The beginning of the end of the pandemic. A return from social isolation. A year of protest. A year of reflection. America and more locally Eliot has a huge opportunity ahead of us. Things won’t be the same as they were in 2019, but the future is bright: vaccines are coming. While the rollout has been inequitable I am optimistic that the rate of vaccination is reaching an inflection point. Schools will reopen soon. Restaurants and in-person businesses will come back in the not too distant future. Masks might fall by the wayside as soon as this summer. I can’t wait.
The past year has been a magnifying glass on the inequalities in our society. I have been privileged enough to have my kids in daycare, my job switched to remote, and my life somewhat normal. The main thing my family has lost out on is social contact with our friends and family. I haven’t hosted dinner parties for an entire year, and hardly anyone has been inside my house. It has been a hard year for me mentally and emotionally. However, when I look outside it is obvious how many other people have had a much harder year than I have.
I see an expanding population of people living outside while housing prices have gone up faster than any time in recent memory. I see a city that seems unable to meet the scale of the problem and am thankful for volunteers who are trying to fill the gap. People are out on our streets, and they are hurting.
Protests have called out the way we police public space. Some have been calling for the need for change for years, but now many more are aware of this need. Some want to abolish the existing system and start over while others want to try at reform.
Racial injustices have become more obvious as well. Participating in a few marches and witnessing quite a number more, I have come to realize that the scars of the past are not just past injustices. I recently came across this 1964 Malcolm X quote: “If you stick a knife in my back nine inches and pull it out six inches, there’s no progress. If you pull it all the way out that’s not progress. Progress is healing the wound that the blow made. And they haven’t even pulled the knife out, much less heal the wound. They won’t even admit the knife is there.” We have work to do to right past wrongs, and we have work to do to fix the unjust systems that continue to harm Black Portlanders and other marginalized groups to this day.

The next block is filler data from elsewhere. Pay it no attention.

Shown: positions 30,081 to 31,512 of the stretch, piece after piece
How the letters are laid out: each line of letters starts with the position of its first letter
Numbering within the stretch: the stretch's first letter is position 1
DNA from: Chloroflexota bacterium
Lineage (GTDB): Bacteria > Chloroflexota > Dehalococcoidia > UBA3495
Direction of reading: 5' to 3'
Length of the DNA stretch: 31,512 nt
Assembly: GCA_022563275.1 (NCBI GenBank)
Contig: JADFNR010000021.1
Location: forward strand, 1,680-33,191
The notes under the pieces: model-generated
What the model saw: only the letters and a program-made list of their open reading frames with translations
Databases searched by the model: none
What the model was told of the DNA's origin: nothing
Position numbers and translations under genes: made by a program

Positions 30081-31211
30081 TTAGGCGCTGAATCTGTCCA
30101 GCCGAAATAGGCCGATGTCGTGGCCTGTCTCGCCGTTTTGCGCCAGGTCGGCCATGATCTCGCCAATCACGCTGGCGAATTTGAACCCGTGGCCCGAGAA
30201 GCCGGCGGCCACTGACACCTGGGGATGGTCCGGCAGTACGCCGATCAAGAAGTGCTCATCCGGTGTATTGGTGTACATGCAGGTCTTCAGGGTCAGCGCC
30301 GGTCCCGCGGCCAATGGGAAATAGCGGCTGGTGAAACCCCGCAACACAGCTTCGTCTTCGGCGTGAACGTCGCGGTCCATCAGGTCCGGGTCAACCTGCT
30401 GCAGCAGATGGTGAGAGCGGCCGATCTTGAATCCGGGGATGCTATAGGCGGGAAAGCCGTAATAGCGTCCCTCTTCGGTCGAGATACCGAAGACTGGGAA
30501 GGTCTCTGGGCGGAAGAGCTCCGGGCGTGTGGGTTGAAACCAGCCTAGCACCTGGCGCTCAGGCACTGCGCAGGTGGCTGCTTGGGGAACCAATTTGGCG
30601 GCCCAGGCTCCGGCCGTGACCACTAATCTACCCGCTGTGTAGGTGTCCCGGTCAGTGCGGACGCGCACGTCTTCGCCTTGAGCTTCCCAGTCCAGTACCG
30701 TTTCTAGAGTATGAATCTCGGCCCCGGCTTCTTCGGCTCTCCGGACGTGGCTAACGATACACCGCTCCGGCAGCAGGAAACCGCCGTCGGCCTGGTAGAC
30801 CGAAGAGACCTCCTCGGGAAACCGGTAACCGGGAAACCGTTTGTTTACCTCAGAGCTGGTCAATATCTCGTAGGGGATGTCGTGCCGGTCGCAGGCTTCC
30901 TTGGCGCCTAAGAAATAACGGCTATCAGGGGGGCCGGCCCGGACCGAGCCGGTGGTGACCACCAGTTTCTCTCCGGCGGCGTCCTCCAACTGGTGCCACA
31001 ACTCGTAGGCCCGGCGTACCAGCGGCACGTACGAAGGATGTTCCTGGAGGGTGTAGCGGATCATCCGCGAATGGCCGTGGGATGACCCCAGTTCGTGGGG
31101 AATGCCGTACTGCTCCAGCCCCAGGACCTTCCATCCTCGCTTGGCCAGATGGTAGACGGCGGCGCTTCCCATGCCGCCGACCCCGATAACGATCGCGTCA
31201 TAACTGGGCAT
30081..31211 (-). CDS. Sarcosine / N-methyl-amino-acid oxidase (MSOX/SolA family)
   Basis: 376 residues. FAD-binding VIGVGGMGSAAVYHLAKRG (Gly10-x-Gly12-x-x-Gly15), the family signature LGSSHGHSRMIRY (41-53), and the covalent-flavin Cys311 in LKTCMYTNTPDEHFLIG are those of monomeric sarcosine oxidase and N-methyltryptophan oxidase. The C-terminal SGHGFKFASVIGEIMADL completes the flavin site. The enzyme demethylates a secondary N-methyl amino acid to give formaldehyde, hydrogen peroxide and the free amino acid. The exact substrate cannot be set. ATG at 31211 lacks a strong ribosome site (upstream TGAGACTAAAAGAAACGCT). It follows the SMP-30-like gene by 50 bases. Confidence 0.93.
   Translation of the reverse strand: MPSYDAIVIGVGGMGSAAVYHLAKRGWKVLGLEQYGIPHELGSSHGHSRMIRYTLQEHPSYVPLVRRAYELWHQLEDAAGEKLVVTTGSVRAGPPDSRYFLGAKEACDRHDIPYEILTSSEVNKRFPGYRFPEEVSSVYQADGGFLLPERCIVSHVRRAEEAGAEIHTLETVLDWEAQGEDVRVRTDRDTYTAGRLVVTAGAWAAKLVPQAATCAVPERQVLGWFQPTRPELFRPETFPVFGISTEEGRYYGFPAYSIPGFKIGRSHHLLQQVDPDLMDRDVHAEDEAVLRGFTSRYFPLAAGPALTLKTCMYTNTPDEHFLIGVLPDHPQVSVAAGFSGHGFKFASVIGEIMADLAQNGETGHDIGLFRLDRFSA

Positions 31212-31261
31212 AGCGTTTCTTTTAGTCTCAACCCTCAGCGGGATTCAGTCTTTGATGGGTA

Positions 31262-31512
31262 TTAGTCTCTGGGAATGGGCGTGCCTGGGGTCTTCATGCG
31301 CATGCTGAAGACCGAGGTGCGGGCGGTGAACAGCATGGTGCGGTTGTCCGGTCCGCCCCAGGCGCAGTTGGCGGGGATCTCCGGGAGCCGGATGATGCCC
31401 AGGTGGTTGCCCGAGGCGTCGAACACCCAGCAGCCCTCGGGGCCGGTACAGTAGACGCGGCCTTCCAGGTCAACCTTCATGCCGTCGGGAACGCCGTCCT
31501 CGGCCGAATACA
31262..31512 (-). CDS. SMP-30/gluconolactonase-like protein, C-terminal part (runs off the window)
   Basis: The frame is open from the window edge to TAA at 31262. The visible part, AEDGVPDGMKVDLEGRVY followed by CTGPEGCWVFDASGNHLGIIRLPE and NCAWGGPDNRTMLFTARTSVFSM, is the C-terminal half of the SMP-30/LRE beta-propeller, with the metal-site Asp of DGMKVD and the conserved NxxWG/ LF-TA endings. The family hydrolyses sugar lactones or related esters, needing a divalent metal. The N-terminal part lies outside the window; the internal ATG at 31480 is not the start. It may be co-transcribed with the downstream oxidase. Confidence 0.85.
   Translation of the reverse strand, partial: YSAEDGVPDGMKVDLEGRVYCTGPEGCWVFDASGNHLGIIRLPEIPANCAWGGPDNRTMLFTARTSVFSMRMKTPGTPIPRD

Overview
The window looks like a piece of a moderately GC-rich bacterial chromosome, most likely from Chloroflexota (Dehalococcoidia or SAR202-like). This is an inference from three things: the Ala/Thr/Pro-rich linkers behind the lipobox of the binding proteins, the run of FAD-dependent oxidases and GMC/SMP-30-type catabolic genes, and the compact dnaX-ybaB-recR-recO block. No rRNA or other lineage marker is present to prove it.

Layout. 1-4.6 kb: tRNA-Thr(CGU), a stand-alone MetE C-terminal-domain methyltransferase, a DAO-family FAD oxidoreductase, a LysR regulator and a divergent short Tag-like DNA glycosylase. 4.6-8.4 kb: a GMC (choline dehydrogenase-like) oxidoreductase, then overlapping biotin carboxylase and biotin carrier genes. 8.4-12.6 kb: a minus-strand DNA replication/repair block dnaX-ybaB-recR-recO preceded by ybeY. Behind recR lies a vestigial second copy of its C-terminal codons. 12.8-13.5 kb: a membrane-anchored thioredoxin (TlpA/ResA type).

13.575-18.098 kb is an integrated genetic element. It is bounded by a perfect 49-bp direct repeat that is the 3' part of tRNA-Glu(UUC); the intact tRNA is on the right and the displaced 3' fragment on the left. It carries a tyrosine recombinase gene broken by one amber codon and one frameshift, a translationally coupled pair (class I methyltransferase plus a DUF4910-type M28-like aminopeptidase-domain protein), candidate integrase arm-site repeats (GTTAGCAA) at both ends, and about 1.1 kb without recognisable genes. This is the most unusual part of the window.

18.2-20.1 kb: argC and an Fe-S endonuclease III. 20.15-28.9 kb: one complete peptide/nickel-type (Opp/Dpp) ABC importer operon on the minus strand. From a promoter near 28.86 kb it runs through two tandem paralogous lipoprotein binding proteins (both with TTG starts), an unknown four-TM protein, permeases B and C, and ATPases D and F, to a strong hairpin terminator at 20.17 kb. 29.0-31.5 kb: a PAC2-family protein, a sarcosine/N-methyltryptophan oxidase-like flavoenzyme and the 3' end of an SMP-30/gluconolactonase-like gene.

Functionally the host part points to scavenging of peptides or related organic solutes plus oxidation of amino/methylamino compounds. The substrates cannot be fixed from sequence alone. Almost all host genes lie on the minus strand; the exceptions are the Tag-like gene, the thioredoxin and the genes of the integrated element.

Confronting this hard year and understanding problems in our neighborhood has led to some contentiousness in our board meetings lately. I have let a few conversations go long to allow people on all sides to speak, even if it is uncomfortable. I hope to continue the dialog. I hope that it is helping people gain a wider appreciation for their fellow people. Their neighbors.
One thought on “Letter from an Eliot co-Chair”
Do their neighbors regularly break into their building for sport, setting off alarms at 2am, boldly stealing packages, urinating in their hallways while facilities are readily available, while you’re accepting who you hope are sane, struggling people, to sleep inside your private residence building already, because struggling is hard and you think you’re being compassionate? I used to live outside myself. When someone wants to sleep under the stairwell when weather outside is tenably inhospitable or unsafe, I welcome them, and it doesn’t make me a humanitarian. It makes me human. Ill certainly lend cigarettes or coffee, but when the foresaid, struggling population decides that, rather than be grateful, to express disdain for you and your residential communitys existence, I do think twice about how possibly I could be squandering my limited means on the wrong crowd, or in the wrong place. All I want is to feel safe and not disrespected from my little home. I don’t hold any group accountable for this behavior. I know individuals will be influenced to their behavior uniquely, but I wonder how this particular activity is expected to facilitate any healing, when its clearly targeted and recurring, how can healing take place?
Comments are closed.